Jack Melhuish of Parlophone Records explains the importance of music sync for musicians in the TikTok age

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Recently, the musician James Blake spoke out about the impacts of social media on musicians. “Something I keep seeing is ‘if you’re lucky enough to go viral, just use the exposure to generate income some other way’. Musicians should be able to generate income via their music,” he said. ”Do you want good music, or do you want what you paid for?”

His gripe was that while music trending on social media might increase exposure, sometimes artists don’t see those gains. Yet, it is increasingly seen as a necessity to the point that it can hamstring creativity. Nevertheless, achieving virality has increasingly become a priority for many labels. Figures within the industry claim that it is a natural tool of organic marketing that is vital for artists to exploit in the age of streaming and social media.

So, with that in mind, we spoke to Jack Melhuish, a marketing consultant at Armada Music and Parlophone Records, to discuss just why labels are so keen on social media traction and what it provides for musicians. He provided us with the following op-ed on the matter…

“Music synchronisation, or sync, is by no means a new idea. But beloved tracks from yesteryear that have been featured in recent film and television series – most notably, Kate Bush’s ‘Running Up That Hill (A Deal with God)’ in Stranger Things and Sophie Ellis-Bextor’s ‘Murder on the Dancefloor’ and Mason vs. Princess Superstar’s ‘Perfect (Exceeder)’ in Saltburn – are finding new life on social media as a result of sync, in turn contributing to their global resurgence.

It’s clear that sync is already a powerful tool for music discovery and rediscovery, but what role does social media play in seeing these syncs realise even greater potential for the track and for the artist(s)?

Let’s go back to the previously mentioned example of Kate Bush’s ‘Running Up That Hill (A Deal with God)’. When it was released in 1985, the song peaked at 30 on the Billboard Hot 100 chart. Following its feature in the fourth season of Stranger Things in 2022, it managed to not only surpass its previous peak position but climb all the way to the number one spot.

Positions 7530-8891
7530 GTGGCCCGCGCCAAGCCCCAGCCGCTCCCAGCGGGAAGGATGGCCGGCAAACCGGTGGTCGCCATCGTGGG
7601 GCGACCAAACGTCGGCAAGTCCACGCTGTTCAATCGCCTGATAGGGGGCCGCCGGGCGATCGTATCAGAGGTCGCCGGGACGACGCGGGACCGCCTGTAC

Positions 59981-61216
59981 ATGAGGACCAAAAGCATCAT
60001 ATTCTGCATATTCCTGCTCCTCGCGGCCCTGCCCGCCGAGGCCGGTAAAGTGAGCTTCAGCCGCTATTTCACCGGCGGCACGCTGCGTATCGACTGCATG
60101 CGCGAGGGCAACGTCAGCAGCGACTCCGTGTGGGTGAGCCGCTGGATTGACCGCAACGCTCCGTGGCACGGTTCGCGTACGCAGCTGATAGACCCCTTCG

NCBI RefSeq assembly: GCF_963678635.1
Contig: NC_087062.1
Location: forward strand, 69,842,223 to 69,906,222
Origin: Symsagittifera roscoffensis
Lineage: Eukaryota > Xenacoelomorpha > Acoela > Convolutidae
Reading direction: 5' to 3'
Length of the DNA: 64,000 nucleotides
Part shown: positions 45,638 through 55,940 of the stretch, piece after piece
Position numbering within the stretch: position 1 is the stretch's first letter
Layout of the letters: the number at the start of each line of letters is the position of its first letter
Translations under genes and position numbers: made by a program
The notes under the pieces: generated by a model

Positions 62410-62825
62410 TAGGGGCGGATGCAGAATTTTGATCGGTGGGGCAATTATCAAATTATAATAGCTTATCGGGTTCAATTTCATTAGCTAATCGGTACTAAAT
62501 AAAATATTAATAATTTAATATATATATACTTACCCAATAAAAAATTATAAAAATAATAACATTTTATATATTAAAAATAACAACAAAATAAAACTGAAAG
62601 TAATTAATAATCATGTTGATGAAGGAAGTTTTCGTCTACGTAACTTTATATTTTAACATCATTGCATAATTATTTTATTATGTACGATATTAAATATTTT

How the influence of music synchronisation is heightened in today's age of social media - Op-Ed - 2024 - Pull Quote

(Credits: Far Out / Alamy / YouTube Still / Princess Superstar Records)

Moreover, the song has been featured in millions of TikTok videos and saw an 8,700% increase in Spotify streams that year, according to Business Insider, and even made it into the Guinness Book of World Records for 1) the longest time taken for a single to top the Official UK Singles Chart, 2) the longest gap between chart-topping singles in the UK, and 3) for the oldest female artist to score a top hit. Bush herself also recognised how the Netflix series gave a “whole new lease of life” to the track.

While the success of ‘Running Up That Hill (A Deal with God)’ almost 40 years after its initial release will go down as a cultural phenomenon, it’s just one example of how the current landscape is fuelling the power of syncs to grow tracks exponentially through seemingly “overnight” social media virality.

More recently, the instant cult favourite Saltburn also acted as a vehicle for multiple 2000s-era tracks to re-emerge in pop culture. Each track experienced a significant boost following the film’s release, with ‘Murder on the Dancefloor’ reaching number two on the UK Top 40 nearly two decades after its original release, ‘Perfect (Exceeder)’ debuting in the top ten on the Billboard Hot Dance/Electronic charts 17 years after its original release, and MGMT’s ‘Time to Pretend’ garnering a 96% bump in streams.